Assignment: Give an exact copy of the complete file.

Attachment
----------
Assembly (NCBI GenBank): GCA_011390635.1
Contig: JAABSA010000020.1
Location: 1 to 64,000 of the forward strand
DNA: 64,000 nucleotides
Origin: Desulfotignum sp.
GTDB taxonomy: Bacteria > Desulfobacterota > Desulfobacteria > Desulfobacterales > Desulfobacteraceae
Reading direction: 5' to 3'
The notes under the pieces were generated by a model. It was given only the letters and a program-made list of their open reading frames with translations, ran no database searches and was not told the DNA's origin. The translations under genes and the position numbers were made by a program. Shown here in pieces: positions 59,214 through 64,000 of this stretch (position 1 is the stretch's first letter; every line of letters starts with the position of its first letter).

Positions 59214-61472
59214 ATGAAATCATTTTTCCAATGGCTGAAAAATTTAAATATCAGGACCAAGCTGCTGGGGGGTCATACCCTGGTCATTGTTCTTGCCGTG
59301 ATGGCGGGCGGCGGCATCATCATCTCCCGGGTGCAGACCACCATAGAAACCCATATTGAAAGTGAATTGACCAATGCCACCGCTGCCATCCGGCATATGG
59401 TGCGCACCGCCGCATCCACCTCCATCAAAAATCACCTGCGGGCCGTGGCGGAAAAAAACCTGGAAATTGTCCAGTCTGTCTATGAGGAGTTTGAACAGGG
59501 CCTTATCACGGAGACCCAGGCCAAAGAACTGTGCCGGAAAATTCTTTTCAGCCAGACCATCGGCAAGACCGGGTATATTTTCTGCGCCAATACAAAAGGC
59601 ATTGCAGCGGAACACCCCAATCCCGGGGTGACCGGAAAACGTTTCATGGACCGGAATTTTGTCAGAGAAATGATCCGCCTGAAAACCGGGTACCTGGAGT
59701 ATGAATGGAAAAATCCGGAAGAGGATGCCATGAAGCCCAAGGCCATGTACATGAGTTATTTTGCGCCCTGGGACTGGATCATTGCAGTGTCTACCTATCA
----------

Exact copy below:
Assembly (NCBI GenBank): GCA_011390635.1
Contig: JAABSA010000020.1
Location: 1 to 64,000 of the forward strand
DNA: 64,000 nucleotides
Origin: Desulfotignum sp.
GTDB taxonomy: Bacteria > Desulfobacterota > Desulfobacteria > Desulfobacterales > Desulfobacteraceae
Reading direction: 5' to 3'
The notes under the pieces were generated by a model. It was given only the letters and a program-made list of their open reading frames with translations, ran no database searches and was not told the DNA's origin. The translations under genes and the position numbers were made by a program. Shown here in pieces: positions 59,214 through 64,000 of this stretch (position 1 is the stretch's first letter; every line of letters starts with the position of its first letter).

Positions 59214-61472
59214 ATGAAATCATTTTTCCAATGGCTGAAAAATTTAAATATCAGGACCAAGCTGCTGGGGGGTCATACCCTGGTCATTGTTCTTGCCGTG
59301 ATGGCGGGCGGCGGCATCATCATCTCCCGGGTGCAGACCACCATAGAAACCCATATTGAAAGTGAATTGACCAATGCCACCGCTGCCATCCGGCATATGG
59401 TGCGCACCGCCGCATCCACCTCCATCAAAAATCACCTGCGGGCCGTGGCGGAAAAAAACCTGGAAATTGTCCAGTCTGTCTATGAGGAGTTTGAACAGGG
59501 CCTTATCACGGAGACCCAGGCCAAAGAACTGTGCCGGAAAATTCTTTTCAGCCAGACCATCGGCAAGACCGGGTATATTTTCTGCGCCAATACAAAAGGC
59601 ATTGCAGCGGAACACCCCAATCCCGGGGTGACCGGAAAACGTTTCATGGACCGGAATTTTGTCAGAGAAATGATCCGCCTGAAAACCGGGTACCTGGAGT
59701 ATGAATGGAAAAATCCGGAAGAGGATGCCATGAAGCCCAAGGCCATGTACATGAGTTATTTTGCGCCCTGGGACTGGATCATTGCAGTGTCTACCTATCA